Paul McAuley, author of ''AUSTRAL''
SYNOPSIS: The world is still warming, sea levels are still rising, and the Antarctic Peninsula is home to Earth’s newest nation, with life quickened by ecopoets spreading across valleys and fjords exposed by the retreat of the ice. Austral Morales Ferrado, a child of the last generation of ecopoets, is a husky: an edited person adapted to the unforgiving climate of the far south, feared and despised by most of its population.
American novelist Amitav Ghosh stirred literary circles up recently with his rebuke to “realist” modes of writing. Where, he asked, is all the fiction about climate change?
Well, it turns out that the answer is ''cli-fi,'' aka climate fiction, which Ghosh was aware of at the time of his writing and even mentioned in his book about climate change, The Great Denouement.
Genre writing has been exploring the possible futures of climate change for many years, and 2017’s three best novels engage in powerful and varied ways with precisely that subject. Kim Stanley Robinson is the unofficial laureate of future climatology, and his cli-fi novel titled New York 2140 (Orbit), a multilayered cli-fi novel set in a flooded Big Apple, is by any standard an enormous achievement. It is as much a reflection on how we might fit climate change into fiction as it is a detailed, scientifically literate representation of its possible consequences.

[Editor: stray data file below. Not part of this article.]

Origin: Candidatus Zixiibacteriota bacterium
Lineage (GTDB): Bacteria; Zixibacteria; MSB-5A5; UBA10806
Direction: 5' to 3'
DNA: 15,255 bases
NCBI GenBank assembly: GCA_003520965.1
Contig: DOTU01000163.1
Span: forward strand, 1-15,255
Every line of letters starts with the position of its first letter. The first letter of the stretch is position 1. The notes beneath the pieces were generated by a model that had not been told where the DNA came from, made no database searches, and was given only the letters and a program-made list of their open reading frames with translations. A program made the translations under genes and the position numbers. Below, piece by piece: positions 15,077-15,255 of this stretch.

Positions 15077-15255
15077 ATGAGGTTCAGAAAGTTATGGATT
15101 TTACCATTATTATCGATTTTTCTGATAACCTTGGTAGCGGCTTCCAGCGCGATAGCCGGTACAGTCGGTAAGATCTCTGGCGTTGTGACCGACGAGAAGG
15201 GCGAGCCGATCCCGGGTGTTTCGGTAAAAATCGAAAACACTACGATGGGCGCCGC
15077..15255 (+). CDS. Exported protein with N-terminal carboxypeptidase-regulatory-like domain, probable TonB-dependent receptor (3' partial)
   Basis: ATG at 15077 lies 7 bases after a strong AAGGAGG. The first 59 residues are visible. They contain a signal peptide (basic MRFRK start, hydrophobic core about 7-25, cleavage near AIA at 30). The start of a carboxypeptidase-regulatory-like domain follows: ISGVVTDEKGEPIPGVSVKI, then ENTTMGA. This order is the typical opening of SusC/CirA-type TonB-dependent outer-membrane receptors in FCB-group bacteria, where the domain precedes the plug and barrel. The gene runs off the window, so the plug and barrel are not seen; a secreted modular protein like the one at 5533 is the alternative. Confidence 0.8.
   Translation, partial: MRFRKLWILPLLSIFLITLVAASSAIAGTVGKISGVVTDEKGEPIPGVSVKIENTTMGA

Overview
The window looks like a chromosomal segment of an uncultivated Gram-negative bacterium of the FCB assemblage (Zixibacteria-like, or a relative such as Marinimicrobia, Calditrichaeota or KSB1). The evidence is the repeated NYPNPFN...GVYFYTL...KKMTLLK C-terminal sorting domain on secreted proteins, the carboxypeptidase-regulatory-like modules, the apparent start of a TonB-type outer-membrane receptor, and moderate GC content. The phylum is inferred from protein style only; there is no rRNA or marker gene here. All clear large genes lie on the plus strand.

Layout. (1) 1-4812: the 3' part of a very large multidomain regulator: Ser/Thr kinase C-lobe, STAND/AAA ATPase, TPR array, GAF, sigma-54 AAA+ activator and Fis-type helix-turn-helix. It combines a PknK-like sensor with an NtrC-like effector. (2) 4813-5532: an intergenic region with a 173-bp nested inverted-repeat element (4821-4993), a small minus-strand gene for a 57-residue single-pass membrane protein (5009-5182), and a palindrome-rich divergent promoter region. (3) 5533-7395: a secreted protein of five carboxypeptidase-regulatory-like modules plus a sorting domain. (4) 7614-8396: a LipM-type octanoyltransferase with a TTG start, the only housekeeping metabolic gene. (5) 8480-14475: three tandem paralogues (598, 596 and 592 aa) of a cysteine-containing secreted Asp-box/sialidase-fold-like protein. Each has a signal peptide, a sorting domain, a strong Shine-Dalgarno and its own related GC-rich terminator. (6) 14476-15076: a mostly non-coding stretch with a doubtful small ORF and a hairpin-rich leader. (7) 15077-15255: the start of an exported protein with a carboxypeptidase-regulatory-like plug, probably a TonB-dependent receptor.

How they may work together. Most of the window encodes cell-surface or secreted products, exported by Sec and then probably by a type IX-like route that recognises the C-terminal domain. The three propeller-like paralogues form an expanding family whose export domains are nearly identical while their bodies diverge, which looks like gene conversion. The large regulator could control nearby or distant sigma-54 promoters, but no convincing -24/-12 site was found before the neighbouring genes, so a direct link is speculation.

Just as rich, though much tighter in narrative focus, is Paul McAuley’s superb cli-fi novel titled Austral (Gollancz), set in a powerfully realised near‑future Antarctica transformed by global warming.